Which is why fatty foods are so high in calories, but despite what most believe, eating fat does not necessarily make you fat. Yes, it is more calorie-dense, so a high-fat diet will contain more calories consumed, and more calories equals more weight gain.
There are various types of dietary fats; Some are great for the body, while others you’ll want to avoid:

Saturated Fat 
Bad saturated fat is mainly found in red meat and dairy (stay away!). It’s also known as solid fat because it solidifies at room temperature. The American Heart Association warns against consuming too much saturated fat, as it may elevate LDL cholesterol and the risk of pulmonary disease. 
Good saturated fat can be found in items like Coconut oil.

Unsaturated Fat 
Unsaturated fat typically falls under two categories: monounsaturated fat and polyunsaturated fat.
Monounsaturated fat is often found in foods like avocados, nuts, and olive oil, and are often noted as the healthiest fats of all as they are believed to lower bad cholesterol while raising good cholesterol.
Polyunsaturated Fat – This is comprised of omega-3 and omega-6 fatty acids and is found in nuts, seeds, and oils such as Flaxseed oil, Flaxseed ground, Rapeseed oil, Walnuts, etc. Polyunsaturated fat consumption has been linked to reduced risk of high blood pressure and delaying onset of type II diabetes.

This is the worse type of fat and the one you want to avoid. Trans fat is present amounts in meat and dairy, but the majority of trans-fats are artificially produced by adding hydrogen to vegetable oil, thus allowing it to solidify. Trans-fats are often found in highly processed and refined foods, such as potato chips, candy, and anything fried. Too much of this fat in a diet has been linked to increased bad cholesterol and elevated risk of heart disease. Again – stay away from trans-fats.

In this nutrition protocol, we’re not going to be tracking the fats we consume because it’s more tedious than is necessary for fat loss and muscle building. Just try to limit the butter and other bad fats and you’ll be fine. 

caloric deficit is when you consume less calories than the amount of calories you need to maintain your current body weight. A calorie deficit can be created by reducing the amount of calories you consume daily. 

In order to burn fat, you must to be in caloric deficit, period. No way around it. 

Let me stress that again: being in a Caloric Deficit is literally the only way to burn fat.

There are two ways you can do this: 

1. You can create a calorie deficit by eating fewer calories than you consume on a daily basis.

2. You can burn/expend more calories than you’ve consumed in a day through working out (e.g The Body Rebuild Program).

The most effective way to get in a "caloric deficit" is by adjusting your diet. 

Yes, Diet is way more effective than exercise when it comes to burning fat. Actually, you can lose weight without doing any exercise at all. Check this out, jogging 1 mile burns about 100 calories, on average. Which seems pretty good, until you realize that there are about 110 calories just 2 Oreo cookies 🙁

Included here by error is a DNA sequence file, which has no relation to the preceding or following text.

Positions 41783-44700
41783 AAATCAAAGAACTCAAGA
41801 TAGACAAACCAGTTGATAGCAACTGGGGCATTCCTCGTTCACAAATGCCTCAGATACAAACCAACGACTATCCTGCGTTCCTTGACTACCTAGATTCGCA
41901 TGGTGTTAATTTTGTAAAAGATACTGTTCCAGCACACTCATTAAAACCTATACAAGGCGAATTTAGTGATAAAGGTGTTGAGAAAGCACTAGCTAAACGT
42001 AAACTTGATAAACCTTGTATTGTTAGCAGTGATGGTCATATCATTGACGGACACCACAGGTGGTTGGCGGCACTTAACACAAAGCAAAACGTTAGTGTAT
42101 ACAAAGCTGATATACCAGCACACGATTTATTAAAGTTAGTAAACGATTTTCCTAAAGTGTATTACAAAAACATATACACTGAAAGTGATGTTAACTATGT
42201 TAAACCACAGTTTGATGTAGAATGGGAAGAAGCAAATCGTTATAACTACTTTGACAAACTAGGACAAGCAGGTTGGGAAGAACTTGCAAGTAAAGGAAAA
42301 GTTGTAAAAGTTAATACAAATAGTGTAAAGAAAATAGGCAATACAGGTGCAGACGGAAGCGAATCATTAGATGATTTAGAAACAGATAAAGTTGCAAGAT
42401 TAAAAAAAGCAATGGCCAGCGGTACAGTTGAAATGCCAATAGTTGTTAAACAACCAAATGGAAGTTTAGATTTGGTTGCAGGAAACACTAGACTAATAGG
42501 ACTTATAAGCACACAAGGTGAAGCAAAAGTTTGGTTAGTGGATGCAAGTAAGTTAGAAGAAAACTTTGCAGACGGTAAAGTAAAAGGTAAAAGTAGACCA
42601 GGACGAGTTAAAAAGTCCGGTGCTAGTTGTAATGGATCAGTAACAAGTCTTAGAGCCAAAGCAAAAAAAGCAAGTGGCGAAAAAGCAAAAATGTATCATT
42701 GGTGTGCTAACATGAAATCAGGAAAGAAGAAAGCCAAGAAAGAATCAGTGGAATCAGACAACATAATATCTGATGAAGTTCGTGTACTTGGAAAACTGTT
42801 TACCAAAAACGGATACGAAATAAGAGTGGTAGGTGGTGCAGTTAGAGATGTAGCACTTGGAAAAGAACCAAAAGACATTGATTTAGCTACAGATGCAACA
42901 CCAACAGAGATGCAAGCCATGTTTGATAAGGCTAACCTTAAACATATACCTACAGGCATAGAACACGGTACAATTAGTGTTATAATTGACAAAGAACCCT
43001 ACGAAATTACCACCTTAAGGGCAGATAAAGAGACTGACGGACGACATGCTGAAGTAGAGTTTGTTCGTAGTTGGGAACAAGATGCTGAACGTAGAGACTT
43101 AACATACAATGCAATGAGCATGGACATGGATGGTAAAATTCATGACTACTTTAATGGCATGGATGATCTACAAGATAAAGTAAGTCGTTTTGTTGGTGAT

This is why it’s much more effective to focus on just eating less calories than trying to run calories off. Let me make this clear, I am NOT saying you shouldn't workout. In fact, if you do just have some extra baggage and you focus on diet only without working out, once you actually start losing weight, you will just look like a smaller version of what you do now. Just pocket-sized, with no actual shape, tone or definition, which is cool if that's what you're after.

But when you build muscle, it gives guys the strong physique they're after and gives females the curvy body they desire, respectively. Also, just by having more muscle on your frame, you burn more calories throughout the day. 

But with that being said, it’s important to understand that you cannot out-train a bad diet. Trust me, I've tried one too many times, it's a battle that you can not win.

So, let's talk about how you will create your calorie deficit...

There are 3 ways to create your Calorie Deficit. Let's take a look at each option. 

1. Tracking Your Calories

This one is a little tedious, but the most effective way to ensure that you're in a calorie deficit everyday. (It's also the method I personally used to drop 32 pounds.)

It is well-documented that most people tend to greatly underestimate the amount of calories they consume daily by as much as 40%. This can be avoided by adding the foods you eat in an app that allows you to track your calorie intake. I use MyFitnessPal.

If you want to find your maintenance calories (amount of daily calories needed to maintain your current weight), you can use my free Macro Calculator by clicking here .

It’ll ask you for your age, height, weight, activity level and a few other questions to find out how many calories you need to maintain your current weight, then you can use my calculator to find out how many calories you need to consume to lose weight.

Do you need to track calories, fat, carbs, and protein? And, if so, how can you go about it without driving yourself (and everyone around you) crazy?